- The Washington Times - Wednesday, July 1, 2020

Seattle Mayor Jenny Durkan, the Democrat who let thugs take over her city’s streets and set up armed patrols to keep out police, has accused City Council socialist Kshama Sawant of inciting riotous actions that led to a swarming of demonstrators inside City Hall and, get this, to Durkan’s own home. And she wants an investigation. And she wants Sawant to possibly be expelled.

This is about as tit-for-tat as it gets.

Durkan, the anti-law-and-order lady who oh-so-cavalierly let anarchists deface the local police department and take over blocks of Seattle streets, and then toss out all normal societal standards of law and order — this same lady now wants to demand a lawful and orderly investigation into perceived unlawful and disorderly behavior?

If only business owners in the CHOP zone subjected to forced accommodation of an anarchist presence had been afforded the same.

“Two teenagers shot in Seattle’s CHOP autonomous zone,” one BBC headline read, just hours ago, reporting on the death of a 16-year-old and the hospitalization of a 14-year-old.

That’s the fourth shooting within the Capitol Hill Occupied Protest zone in the last 10 days; that’s the second gun-related death in the CHOP area in this same time period.

All under the watchful eyes of Durkan.

“After the latest violence,” BBC wrote, “city officials have said they are considering dismantling CHOP, and reopening a police station in the area that was abandoned by officers when the zone was first set up.”

Ya think?

Durkan, a few days ago, on the heels of the shootings, came out and said she was going to work with the CHOP demonstrators to see if they could reach to a mutually agreeable and peaceful exit plan — while vowing that police would not be used to forcibly clear the area. Message to thugs: Stay as long as you like.

And they pretty much have.

And they’ve pretty much run amok.

But Durkan’s reaction is a fascinating expose in how Democrats think. She’s OK with the CHOP zone when protesters throw out police and establish an armed-guard boundary. She’s OK with the CHOP zone when a guy gets killed and another, injured by gunshot. She’s OK with the CHOP zone while business owners complain about losing business, losing their sense of safety. She’s OK with the CHOP zone while disrupting an entire section of the city’s normal day-to-day life. She’s OK with the CHOP zone while another gets killed — a boy, 16 — and another gets injured, a boy, age 14.

But when protesters start to storm her home?

When CHOP thugs take to her government offices?

That’s a line that can’t be crossed. Durkan springs to action. In a letter to the council president Lorena Gonzalez, Durkan accused Sawant of several very unlawful acts.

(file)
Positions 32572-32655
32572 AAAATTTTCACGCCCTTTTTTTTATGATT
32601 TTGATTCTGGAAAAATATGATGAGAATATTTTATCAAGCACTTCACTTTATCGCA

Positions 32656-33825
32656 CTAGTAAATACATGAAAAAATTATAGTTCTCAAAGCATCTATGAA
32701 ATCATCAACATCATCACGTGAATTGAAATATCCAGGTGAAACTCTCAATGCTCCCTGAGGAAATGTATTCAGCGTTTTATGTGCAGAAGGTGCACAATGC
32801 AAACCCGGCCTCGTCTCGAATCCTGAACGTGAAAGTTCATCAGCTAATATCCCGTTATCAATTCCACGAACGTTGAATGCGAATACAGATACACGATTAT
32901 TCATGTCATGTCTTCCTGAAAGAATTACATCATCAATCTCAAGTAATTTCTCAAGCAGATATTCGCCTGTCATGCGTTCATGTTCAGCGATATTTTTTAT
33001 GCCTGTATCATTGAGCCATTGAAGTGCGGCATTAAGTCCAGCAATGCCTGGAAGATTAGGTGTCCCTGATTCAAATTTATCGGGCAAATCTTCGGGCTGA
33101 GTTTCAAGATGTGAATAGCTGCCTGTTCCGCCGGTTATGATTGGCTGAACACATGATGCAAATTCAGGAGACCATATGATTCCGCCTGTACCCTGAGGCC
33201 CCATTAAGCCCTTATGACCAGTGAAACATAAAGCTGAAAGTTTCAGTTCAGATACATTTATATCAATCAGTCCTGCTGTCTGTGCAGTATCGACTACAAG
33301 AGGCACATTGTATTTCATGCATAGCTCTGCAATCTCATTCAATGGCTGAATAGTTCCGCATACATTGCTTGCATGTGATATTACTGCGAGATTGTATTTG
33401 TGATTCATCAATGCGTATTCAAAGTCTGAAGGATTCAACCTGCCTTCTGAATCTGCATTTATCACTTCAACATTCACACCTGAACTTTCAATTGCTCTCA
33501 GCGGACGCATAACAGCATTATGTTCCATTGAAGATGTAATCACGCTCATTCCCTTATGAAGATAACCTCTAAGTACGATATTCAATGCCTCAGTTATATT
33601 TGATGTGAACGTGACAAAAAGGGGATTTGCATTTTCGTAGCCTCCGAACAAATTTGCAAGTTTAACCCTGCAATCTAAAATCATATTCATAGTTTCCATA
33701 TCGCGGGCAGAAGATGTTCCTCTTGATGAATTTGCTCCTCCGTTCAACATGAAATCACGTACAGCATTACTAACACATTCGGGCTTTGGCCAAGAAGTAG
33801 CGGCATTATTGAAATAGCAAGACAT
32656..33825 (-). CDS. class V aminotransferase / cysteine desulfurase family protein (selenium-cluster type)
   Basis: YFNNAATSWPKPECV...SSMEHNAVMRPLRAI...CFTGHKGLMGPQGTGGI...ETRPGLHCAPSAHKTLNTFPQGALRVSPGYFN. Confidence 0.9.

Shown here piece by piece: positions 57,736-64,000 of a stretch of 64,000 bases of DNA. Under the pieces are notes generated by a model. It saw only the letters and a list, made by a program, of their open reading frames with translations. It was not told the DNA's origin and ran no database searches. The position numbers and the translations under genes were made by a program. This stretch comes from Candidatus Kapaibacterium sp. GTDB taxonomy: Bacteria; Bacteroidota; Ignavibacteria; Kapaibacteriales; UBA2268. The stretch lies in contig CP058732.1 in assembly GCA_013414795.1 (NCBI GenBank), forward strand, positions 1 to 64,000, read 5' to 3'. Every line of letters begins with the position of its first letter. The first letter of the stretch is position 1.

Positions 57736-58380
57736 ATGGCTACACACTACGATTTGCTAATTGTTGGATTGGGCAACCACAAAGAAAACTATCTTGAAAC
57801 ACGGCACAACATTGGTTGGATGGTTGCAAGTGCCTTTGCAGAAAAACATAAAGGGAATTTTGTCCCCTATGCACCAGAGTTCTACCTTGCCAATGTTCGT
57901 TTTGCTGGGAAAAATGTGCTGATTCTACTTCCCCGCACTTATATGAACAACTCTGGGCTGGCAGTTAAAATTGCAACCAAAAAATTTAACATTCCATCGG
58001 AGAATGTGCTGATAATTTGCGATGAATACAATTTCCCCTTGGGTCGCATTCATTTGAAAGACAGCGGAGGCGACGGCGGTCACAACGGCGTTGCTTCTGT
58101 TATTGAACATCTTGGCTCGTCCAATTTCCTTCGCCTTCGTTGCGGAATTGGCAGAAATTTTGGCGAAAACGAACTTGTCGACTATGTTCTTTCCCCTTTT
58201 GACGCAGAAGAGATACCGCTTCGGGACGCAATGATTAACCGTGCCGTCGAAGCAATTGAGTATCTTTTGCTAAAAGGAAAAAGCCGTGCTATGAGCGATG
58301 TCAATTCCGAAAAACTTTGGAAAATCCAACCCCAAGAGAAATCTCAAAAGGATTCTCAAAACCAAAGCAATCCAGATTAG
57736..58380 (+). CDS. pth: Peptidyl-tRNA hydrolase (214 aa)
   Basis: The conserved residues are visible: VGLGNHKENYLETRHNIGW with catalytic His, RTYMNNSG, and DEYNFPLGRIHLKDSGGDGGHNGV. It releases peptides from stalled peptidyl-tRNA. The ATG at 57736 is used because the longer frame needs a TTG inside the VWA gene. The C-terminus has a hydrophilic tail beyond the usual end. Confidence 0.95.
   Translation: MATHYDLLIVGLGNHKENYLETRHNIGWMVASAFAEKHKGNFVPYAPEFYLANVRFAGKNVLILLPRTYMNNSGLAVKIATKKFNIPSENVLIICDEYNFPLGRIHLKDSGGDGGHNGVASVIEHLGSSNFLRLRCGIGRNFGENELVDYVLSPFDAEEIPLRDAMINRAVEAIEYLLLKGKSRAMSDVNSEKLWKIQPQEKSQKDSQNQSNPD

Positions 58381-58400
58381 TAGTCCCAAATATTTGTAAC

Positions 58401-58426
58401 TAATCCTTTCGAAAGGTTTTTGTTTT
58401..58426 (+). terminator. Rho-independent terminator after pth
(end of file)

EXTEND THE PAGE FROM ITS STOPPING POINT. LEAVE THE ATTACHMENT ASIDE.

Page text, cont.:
“Disagreements on policy contribute to a robust public debate,” Durkan wrote. “However, policy disagreements do not justify a council member who potentially uses their position in violation of law or who recklessly undermines the safety of others, all for political theater.”

Among her accusations?

Durkan alleges Sawant let in “hundreds of protesters into City Hall after hours without following social distancing or masking protocols,” that she led a “protest to the mayor’s home” and that she used her council platform to “encourage protesters to occupy the East Precinct” at a time when Seattle officials were working to get the area cleared.

And then Durkan decried the vandalism that occurred at her home at the hands of CHOP-tied protesters.

“All of us have joined hundreds of demonstrations … but Sawant and her followers chose to do so with reckless disregard of the safety of my family and children,” Durkan wrote. “In addition … her followers vandalized my home by spray-painting obscenities.”

The vandalism to Durkan’s home is wrong.

The fear her family felt during too-close-for-comfort protests is wrong.

But Durkan brought this on herself.

Had she taken a firm law and order stance at the beginning of the CHOP takeover, while it was still CHAZ, the thugs and anarchists never would have been emboldened to the point of marching on her home, defacing her residence, frightening her children.

She gave the boot to law and order. And now she wants a law-and-order look at what’s befallen her personally? Tit, meet tat. You reap what you sow.

• Cheryl Chumley can be reached at cchumley@washingtontimes.com or on Twitter, @ckchumley. Listen to her podcast “Bold and Blunt” by clicking HERE. And never miss her column; subscribe to her newsletter by clicking HERE.

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